Authors Ross D. Parke and Armin A. Brott have in Throwaway Dads a thought provoking work that I consider to be a call to action to fathers everywhere to debunk the negative myths and stereotypes of fathers as disinterested, selfish and lazy and to reinforce and promote the positives of fatherhood.
Understanding and Exploding the Myths
In Throwaway Dads, Parke and Brott explain the deep-seated and yet grossly unfair myths about fathers that seem rampant in popular society.
They explore the media images of fathers and how they have changed from the wisdom of Ward Cleaver and the love and strength of Cliff Huxtable to the bumbling and irresponsible Homer Simpson. They look at the real statistics of parental abuse and indifference and show that there is no natural predisposition to irresponsibility in fathers. And most importantly, they contradict the all-too-common myth that children do just as well without fathers as they do with them. The book gives ample evidence that fathers are not inferior to mothers as caregivers and that having a committed father is one of the keys to children's intellectual and emotional success in life.
Offering Some of the Reasons for False Beliefs
Brott and Parke also offer some interesting and provocative reasons for why they think these myths are prevalent in society. They take on conventional wisdom about fathers that had its early foundations in the work of sociologist like Margaret Mead who claimed that fathers are a biological necessity but a social accident.
They speak of the impact of the feminist movement which, with admittedly noble aims at the time, effectively diminished the stature of men in parental roles. Brott and Parke also point to the role of corporations and employers in erecting barriers to responsible fatherhood and suggest ways for employers to be more parent-friendly in their policies. And they suggest that the current anti-male bias in family law proceedings does irreperable harm to children by distancing them from their fathers.
A More Balanced Alterative
Refreshingly, in their effort to support the role of fathers, Parke and Brott do not attempt to whitewash over the failures of many fathers to be responsible and committed. They bear equal fervor against "bad dads" as they do against the societal myths that put all fathers into such a category. In fact, the authors suggest strongly that men need in general to be better dads--more committed and more responsible. Their recommendation is for a more balanced view--recognizing that neither all fathers nor all mothers are perfect and that both parents are entitled to fair treatment through legal and social processes.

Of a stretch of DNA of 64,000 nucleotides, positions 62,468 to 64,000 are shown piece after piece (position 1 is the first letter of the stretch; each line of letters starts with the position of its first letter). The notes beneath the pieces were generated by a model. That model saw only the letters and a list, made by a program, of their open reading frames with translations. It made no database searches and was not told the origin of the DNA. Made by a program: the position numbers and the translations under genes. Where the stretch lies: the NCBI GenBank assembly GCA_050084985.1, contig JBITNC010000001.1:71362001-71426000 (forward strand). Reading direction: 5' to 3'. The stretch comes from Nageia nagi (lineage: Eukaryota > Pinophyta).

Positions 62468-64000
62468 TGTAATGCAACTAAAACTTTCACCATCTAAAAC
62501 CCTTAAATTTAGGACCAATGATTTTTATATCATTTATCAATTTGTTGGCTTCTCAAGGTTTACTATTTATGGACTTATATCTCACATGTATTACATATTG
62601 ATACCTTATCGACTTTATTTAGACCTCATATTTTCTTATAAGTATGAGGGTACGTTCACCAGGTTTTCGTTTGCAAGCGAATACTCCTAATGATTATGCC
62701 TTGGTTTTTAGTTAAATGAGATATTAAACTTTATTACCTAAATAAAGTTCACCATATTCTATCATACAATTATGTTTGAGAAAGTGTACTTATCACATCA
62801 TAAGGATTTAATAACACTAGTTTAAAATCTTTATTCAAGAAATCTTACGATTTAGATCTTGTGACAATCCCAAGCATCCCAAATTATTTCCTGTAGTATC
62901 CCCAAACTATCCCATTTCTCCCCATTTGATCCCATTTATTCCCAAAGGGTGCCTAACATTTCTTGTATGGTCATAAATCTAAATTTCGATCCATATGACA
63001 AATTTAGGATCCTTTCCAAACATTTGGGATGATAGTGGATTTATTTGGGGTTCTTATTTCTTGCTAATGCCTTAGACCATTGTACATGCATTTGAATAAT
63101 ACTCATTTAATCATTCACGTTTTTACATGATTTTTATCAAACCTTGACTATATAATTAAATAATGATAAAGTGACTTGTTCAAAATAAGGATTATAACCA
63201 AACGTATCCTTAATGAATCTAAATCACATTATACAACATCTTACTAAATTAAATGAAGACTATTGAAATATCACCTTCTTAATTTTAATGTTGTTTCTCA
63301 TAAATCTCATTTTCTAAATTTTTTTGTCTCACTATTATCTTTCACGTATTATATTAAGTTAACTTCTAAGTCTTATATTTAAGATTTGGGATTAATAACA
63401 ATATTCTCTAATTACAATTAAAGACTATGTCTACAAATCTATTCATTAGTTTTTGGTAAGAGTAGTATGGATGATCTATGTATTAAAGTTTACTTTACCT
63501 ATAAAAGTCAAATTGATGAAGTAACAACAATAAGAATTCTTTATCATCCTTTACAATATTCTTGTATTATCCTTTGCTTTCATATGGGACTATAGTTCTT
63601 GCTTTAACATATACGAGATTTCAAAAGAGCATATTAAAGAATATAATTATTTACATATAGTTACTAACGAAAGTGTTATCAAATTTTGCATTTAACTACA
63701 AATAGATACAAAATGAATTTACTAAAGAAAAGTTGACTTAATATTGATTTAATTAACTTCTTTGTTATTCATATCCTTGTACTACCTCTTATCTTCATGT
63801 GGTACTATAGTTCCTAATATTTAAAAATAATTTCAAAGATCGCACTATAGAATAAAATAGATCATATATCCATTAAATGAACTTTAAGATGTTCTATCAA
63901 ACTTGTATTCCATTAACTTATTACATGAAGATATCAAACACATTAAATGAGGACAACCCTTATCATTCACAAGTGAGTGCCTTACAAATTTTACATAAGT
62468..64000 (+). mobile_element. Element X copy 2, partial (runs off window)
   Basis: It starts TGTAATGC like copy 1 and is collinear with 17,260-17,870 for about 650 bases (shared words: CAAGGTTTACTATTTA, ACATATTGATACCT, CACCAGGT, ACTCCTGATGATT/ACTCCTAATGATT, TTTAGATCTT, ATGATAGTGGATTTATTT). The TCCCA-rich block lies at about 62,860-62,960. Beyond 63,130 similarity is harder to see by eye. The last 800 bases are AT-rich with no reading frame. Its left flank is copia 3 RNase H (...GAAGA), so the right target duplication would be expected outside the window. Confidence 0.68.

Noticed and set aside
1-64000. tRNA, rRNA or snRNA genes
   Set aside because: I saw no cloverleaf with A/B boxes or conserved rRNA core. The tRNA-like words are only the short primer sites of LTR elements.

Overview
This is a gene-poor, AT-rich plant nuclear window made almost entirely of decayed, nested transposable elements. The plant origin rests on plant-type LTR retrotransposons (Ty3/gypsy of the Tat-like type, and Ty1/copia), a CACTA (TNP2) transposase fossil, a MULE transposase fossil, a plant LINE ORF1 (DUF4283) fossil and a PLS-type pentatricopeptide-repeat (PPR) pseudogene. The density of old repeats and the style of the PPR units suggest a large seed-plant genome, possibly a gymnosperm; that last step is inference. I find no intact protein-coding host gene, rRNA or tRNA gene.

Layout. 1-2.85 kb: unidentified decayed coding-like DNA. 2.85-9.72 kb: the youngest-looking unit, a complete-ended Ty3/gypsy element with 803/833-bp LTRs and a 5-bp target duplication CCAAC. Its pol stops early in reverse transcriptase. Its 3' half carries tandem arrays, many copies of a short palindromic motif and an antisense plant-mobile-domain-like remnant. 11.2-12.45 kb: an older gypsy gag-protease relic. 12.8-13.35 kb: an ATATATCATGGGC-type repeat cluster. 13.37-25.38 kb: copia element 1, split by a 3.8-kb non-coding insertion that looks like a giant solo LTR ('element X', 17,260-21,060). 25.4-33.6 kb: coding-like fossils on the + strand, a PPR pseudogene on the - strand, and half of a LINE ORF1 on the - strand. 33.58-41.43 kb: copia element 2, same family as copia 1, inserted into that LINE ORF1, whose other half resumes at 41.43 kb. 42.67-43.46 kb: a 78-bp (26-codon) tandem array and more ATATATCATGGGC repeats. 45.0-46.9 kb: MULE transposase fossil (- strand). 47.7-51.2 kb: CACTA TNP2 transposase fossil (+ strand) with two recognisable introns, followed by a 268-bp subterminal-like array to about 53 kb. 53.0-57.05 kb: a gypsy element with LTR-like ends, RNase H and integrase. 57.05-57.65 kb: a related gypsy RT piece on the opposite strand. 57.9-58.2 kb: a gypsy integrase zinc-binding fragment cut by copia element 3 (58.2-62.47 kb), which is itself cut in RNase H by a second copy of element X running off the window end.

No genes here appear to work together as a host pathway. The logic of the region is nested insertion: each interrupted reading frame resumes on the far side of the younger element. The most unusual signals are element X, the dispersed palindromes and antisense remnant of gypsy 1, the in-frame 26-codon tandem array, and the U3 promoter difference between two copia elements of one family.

The Answer to Throwaway Fatherhood
Finally, rather than just pontificating on the plight of modern fatherhood, Parke and Brott conclude with recommendations for addressing the Throwaway Dad mentality. They turn to fathers with meaningful suggestions on becoming better dads: things like being more active in parenting; being proud of your fatherhood; being a partner with their mother, not a helper; being more available on weekends; and showing respect for your partner.
They also include advice for women in helping fathers be more involved in their children's lives: ideas like seeing things from the dad's perspective, praising their partners and treating the father like a partner and not just a helper.
Government and society can also do more to promote responsible fatherhood according to Parke and Brott. Their recomendations include the need for effective parenting education in public schools, funding fatherhood initiatives, overhauling welfare programs to encourage father involvement, upholding divorced fathers' visitation rights and implementing father-friendly employment practices.